The region is the home of the world's most important area for the growing of cork. Cork-oak, known in Portugal as "sobreiro", has been grown commercially in the region for the past 300 years, with the areas between the trees typically given over to grazing, or on the more productive soils, to the growing of citrus fruit, vines or olives. As a consequence, a uniquely rich and varied ecosystem has developed. The bark of the cork-oak is still harvested by teams of men using locally made hand-axes. No mechanical method has yet been invented that will allow the harvest to be achieved as effectively. The stripping of the bark is performed only in mid-Summer, when the bark can be removed more easily. The cork-oak is the only tree known that will allow this regular stripping of bark without damage. The harvest of one mature tree provides sufficient bark to produce about 4,000 wine bottle corks. The industry provides employment for about 60,000 workers.[1]

See also


  1. ^ BBC, "Natural World: Cork – Forest in a Bottle", BBC2, broadcast 8.00 pm, Tuesday, 9 December 2008.

External links

  • Media related to at Wikimedia Commons
  • Alentejo travel guide from Wikivoyage
This article was sourced from Creative Commons Attribution-ShareAlike License; additional terms may apply. World Heritage Encyclopedia content is assembled from numerous content providers, Open Access Publishing, and in compliance with The Fair Access to Science and Technology Research Act (FASTR), Wikimedia Foundation, Inc., Public Library of Science, The Encyclopedia of Life, Open Book Publishers (OBP), PubMed, U.S. National Library of Medicine, National Center for Biotechnology Information, U.S. National Library of Medicine, National Institutes of Health (NIH), U.S. Department of Health & Human Services, and, which sources content from all federal, state, local, tribal, and territorial government publication portals (.gov, .mil, .edu). Funding for and content contributors is made possible from the U.S. Congress, E-Government Act of 2002.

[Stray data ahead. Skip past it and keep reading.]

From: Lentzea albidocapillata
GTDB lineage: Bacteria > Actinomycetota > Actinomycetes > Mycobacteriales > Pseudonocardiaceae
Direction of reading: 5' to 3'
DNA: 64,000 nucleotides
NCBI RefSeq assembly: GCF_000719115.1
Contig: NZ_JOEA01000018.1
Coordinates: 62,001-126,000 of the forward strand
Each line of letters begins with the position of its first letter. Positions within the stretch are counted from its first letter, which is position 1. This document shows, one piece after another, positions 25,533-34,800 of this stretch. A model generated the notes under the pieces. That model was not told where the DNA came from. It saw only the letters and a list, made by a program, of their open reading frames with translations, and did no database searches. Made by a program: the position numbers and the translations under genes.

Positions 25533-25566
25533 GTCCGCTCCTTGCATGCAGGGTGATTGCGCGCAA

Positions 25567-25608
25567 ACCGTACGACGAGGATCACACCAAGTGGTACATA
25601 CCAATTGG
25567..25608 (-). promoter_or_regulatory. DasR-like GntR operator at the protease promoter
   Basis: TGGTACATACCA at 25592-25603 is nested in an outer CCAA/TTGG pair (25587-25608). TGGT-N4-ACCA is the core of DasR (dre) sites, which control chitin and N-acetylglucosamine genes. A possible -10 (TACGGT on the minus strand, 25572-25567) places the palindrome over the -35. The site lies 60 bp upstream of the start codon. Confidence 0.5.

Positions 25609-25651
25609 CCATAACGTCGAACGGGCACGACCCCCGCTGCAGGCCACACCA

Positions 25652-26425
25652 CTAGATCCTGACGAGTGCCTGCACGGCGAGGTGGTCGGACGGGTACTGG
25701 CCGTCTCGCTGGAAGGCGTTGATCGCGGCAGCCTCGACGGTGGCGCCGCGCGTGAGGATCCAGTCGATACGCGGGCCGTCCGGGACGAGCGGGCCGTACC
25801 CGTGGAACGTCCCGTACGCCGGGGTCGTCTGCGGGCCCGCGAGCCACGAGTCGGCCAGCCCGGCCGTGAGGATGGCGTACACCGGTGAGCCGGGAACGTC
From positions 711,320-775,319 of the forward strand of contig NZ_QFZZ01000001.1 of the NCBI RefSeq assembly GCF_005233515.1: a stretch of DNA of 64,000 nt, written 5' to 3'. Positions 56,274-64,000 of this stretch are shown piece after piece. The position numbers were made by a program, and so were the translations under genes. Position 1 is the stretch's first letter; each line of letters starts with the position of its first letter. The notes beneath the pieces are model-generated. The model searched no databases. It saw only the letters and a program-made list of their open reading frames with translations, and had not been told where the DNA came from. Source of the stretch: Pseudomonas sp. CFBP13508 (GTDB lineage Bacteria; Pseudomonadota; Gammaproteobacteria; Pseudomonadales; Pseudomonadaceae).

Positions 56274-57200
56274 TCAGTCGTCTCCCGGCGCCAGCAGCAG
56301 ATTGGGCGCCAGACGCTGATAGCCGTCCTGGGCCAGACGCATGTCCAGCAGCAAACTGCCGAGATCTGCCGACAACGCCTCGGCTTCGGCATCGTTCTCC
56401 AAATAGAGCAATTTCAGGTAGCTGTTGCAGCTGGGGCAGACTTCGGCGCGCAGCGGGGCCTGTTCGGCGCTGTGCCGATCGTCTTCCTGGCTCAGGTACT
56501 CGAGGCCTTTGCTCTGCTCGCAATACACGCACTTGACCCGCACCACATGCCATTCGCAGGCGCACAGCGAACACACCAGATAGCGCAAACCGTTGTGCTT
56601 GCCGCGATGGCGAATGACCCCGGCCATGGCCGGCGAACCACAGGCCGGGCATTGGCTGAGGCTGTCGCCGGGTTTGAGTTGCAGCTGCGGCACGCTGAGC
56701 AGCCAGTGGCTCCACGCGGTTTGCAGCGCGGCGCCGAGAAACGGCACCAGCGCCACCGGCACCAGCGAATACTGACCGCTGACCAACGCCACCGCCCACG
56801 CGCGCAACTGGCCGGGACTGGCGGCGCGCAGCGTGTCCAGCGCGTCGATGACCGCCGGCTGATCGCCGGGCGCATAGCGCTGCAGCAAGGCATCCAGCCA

Crowd sourced content that is contributed to World Heritage Encyclopedia is peer reviewed and edited by our editorial staff to ensure quality scholarly research articles.
By using this site, you agree to the Terms of Use and Privacy Policy. World Heritage Encyclopedia™ is a registered trademark of the World Public Library Association, a non-profit organization.

Copyright © World Library Foundation. All rights reserved. eBooks from World eBook Library are sponsored by the World Library Foundation,
a 501c(4) Member's Support Non-Profit Organization, and is NOT affiliated with any governmental agency or department.